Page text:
The concept of universals (attributes common to humans regardless of societal situation) is not uncommon in this world. The “recognition of human emotional facial expression” is a prime example of a universal (Fritz T., Jentschke S., Gosselin N., Sammler D., Peretz I., Turner R., Friederici A.D., Koelsch S. 573-576). Facial expressions can be recognized by all people no matter the culture, allowing emotions to be communicated regardless of background. Another interesting example of universals are the similarities found amongst ‘counting out’ games, rhythmic methods used by children to designate a specific person ‘it’ (Arleo 391-393). Examples of these ‘random’ selection methods would include such games as “Eeny, Meeny, Miny, Moe” or “Bubblegum, Bubblegum in a Dish.” Interestingly, these kinds of games are found around the globe, and all are strikingly similar. These are just some of the examples found that represent universals.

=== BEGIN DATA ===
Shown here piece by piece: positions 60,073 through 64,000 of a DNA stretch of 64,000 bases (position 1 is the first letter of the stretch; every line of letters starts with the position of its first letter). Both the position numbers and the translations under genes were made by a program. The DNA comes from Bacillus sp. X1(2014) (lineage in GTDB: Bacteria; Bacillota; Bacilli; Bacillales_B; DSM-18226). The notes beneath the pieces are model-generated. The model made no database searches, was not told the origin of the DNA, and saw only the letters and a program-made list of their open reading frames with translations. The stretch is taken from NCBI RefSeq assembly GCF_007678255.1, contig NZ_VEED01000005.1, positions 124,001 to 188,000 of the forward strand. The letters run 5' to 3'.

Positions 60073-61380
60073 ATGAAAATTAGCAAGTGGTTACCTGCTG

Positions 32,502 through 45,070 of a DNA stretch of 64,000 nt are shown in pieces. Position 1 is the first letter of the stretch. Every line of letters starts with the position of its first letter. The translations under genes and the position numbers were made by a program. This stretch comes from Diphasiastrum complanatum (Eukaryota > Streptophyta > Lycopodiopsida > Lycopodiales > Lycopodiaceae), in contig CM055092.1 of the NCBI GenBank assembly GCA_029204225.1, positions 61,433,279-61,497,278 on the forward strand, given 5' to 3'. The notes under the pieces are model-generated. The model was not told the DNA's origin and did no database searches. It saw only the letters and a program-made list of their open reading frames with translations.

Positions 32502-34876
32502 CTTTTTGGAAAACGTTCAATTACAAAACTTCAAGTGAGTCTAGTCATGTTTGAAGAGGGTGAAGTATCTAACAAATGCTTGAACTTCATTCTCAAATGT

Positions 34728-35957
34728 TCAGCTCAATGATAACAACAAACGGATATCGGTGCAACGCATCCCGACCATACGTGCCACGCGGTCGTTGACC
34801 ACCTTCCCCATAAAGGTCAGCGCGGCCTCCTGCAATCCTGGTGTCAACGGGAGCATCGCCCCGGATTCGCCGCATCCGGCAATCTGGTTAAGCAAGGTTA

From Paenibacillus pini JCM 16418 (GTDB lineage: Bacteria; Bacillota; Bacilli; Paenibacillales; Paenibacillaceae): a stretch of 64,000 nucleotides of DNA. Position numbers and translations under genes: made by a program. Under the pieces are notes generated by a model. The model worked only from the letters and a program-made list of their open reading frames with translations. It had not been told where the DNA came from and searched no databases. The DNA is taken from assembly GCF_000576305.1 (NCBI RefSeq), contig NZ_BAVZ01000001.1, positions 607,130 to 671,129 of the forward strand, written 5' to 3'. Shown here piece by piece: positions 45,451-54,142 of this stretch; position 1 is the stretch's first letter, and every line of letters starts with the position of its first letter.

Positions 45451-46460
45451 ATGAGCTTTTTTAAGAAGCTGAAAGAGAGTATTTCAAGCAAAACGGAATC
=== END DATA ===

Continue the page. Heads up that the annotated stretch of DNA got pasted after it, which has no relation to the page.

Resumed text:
The degree, however, to which something may be considered universally shared by the human race is debatable. If a single exception is found to the commonality, it is therefore no longer a universal. In music there is great variability so finding a perfect universal could be considered impossible. McAllester gives his perspective on the subject:
“Let me venture the opinion, first, that there are probably no absolute “universals” in music. I say this simply on the grounds of human variability and complexity. Any student of man must know that somewhere, someone is doing something that he calls music but nobody else would give it that name. That one exception would be enough to eliminate the possibility of a real universal. But I think there are plenty of near-universals and, even though such a term contradicts itself, a near-universal is near enough for our purposes.” (379)
With this in mind, the search for universals in this paper will be not for exceptions but commonalities.
The question now to be asked is how does one go about determining these universals in music? He must look into the underlying structure of the music and the purpose for which it is used. This requires looking into the science and theory behind music as well as how music affects its audience.